What is an Air Gap vs. Non-Air Gap RO Faucet?
What is an Air Gap Faucet?
One common question we're asked is, "do I need an air gap or a non-air gap faucet for my RO system?"
The air-gap reverse osmosis faucet design came about so that in the event of a sink drain being clogged and backed up, the air gap installed in the RO discharge line would pull a small amount of air rather than the dirty water back into the RO unit.
Similar to how a dishwasher air gap ensures dirty water never re-enters the clean water supply of a dishwasher, an RO air gap faucet prevents dirty water from backflowing into the reverse osmosis filtration system.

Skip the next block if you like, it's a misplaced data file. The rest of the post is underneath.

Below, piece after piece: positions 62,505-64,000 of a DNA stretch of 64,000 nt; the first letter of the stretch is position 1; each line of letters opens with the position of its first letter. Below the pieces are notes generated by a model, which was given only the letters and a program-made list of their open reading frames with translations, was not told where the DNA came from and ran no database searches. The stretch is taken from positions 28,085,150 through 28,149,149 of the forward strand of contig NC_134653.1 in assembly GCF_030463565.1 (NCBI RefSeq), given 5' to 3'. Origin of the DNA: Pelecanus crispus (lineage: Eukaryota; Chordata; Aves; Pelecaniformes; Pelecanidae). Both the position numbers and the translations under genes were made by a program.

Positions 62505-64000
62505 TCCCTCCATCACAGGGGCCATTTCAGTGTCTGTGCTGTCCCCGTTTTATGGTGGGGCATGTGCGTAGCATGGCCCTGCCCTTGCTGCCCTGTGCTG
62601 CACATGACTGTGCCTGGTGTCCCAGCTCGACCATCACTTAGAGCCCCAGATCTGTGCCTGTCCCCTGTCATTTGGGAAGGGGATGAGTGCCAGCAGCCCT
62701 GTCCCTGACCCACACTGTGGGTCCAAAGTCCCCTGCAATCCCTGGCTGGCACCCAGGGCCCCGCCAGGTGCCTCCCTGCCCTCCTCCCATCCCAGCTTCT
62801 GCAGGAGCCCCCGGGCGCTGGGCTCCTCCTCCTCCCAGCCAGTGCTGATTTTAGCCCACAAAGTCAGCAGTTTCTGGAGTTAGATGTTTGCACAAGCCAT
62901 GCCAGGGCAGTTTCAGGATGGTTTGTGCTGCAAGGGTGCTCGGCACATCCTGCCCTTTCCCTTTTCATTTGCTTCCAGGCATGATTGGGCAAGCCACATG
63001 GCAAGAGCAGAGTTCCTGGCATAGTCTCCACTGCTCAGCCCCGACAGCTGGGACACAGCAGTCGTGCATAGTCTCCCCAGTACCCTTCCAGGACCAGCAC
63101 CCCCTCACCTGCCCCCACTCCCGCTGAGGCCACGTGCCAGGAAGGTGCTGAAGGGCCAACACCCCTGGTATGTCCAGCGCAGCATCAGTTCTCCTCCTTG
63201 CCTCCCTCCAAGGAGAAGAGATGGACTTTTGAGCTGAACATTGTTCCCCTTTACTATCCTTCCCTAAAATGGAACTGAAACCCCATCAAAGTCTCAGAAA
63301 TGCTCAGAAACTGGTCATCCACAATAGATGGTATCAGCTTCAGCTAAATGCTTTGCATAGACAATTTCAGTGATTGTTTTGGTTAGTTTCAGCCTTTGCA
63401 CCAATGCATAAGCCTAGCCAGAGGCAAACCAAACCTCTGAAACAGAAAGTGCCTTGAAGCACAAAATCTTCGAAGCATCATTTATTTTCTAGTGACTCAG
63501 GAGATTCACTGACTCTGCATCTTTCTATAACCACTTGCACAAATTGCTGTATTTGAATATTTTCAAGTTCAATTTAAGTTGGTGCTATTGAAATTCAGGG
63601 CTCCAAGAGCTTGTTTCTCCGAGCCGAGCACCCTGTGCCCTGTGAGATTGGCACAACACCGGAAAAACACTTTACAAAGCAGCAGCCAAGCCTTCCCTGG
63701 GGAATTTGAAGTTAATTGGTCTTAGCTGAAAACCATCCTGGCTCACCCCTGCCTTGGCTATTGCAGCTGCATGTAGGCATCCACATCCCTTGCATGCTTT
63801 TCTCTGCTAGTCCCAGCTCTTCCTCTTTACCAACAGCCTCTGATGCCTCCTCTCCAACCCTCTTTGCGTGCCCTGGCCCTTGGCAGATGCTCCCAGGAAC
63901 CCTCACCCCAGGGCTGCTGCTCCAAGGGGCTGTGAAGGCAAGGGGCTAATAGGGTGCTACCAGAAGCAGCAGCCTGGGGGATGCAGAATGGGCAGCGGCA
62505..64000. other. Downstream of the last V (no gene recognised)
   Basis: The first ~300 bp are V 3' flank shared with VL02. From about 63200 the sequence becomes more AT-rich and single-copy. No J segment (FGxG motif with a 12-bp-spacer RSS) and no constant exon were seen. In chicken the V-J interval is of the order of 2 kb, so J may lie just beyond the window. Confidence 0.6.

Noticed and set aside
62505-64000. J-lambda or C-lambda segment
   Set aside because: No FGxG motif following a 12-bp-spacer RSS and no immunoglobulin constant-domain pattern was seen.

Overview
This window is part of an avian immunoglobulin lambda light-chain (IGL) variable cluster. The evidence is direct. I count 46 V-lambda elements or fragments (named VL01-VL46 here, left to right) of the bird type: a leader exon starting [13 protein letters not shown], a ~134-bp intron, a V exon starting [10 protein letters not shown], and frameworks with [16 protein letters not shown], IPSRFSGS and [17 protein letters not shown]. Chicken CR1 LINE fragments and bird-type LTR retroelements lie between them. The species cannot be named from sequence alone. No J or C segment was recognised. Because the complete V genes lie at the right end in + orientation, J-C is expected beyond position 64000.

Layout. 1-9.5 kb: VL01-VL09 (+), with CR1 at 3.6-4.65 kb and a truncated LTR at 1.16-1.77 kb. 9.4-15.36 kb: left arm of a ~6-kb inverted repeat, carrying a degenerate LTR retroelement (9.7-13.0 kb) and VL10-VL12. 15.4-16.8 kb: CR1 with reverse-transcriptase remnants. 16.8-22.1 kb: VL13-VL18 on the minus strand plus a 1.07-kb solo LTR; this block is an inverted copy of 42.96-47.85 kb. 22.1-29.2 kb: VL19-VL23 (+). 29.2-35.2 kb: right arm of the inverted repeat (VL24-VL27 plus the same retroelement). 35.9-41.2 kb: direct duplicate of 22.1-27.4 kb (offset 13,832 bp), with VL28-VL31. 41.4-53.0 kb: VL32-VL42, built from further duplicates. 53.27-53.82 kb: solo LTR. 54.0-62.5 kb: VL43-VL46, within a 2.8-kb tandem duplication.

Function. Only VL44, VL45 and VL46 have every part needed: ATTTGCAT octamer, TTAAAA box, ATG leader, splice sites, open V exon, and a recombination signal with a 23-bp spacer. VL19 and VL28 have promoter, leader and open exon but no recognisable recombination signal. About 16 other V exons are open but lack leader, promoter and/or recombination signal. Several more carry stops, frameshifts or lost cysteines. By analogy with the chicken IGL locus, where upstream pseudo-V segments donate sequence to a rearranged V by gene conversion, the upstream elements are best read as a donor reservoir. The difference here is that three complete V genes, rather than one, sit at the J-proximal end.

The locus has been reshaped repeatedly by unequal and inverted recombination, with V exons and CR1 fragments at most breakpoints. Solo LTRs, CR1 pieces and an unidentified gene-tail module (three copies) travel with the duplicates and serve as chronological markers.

Generally, reverse osmosis drinking water systems come standard with an air gap faucet, but many RO system manufacturers will also offer the non-air gap option.
What is a Non-Air Gap Faucet?
Non-Air Gap RO faucets sends the drain line water from the RO membrane directly into the sink drain. A non-air gap faucet only has the drinking water line connected to it.
The main difference between an air-gap and non-air gap faucet is that a non-air gap faucet does not have a physical siphon break from the Reverse Osmosis (RO) system itself and the sink drain.
Many customers choose to install a non-air gap faucet because they are easier to install (less tubing), and are quieter (less gurgling noise) than the air gap system. See below for the advantages and disadvantages of both RO faucets.
Another option, is to install an RO system like the Microline TFC-400-ESP. Out of the box, the system comes with an airgap and non-airgap faucet connection set-up.
How to Switch an Air Gap Faucet for a Non-Air Gap Faucet?
You can easily switch out faucets.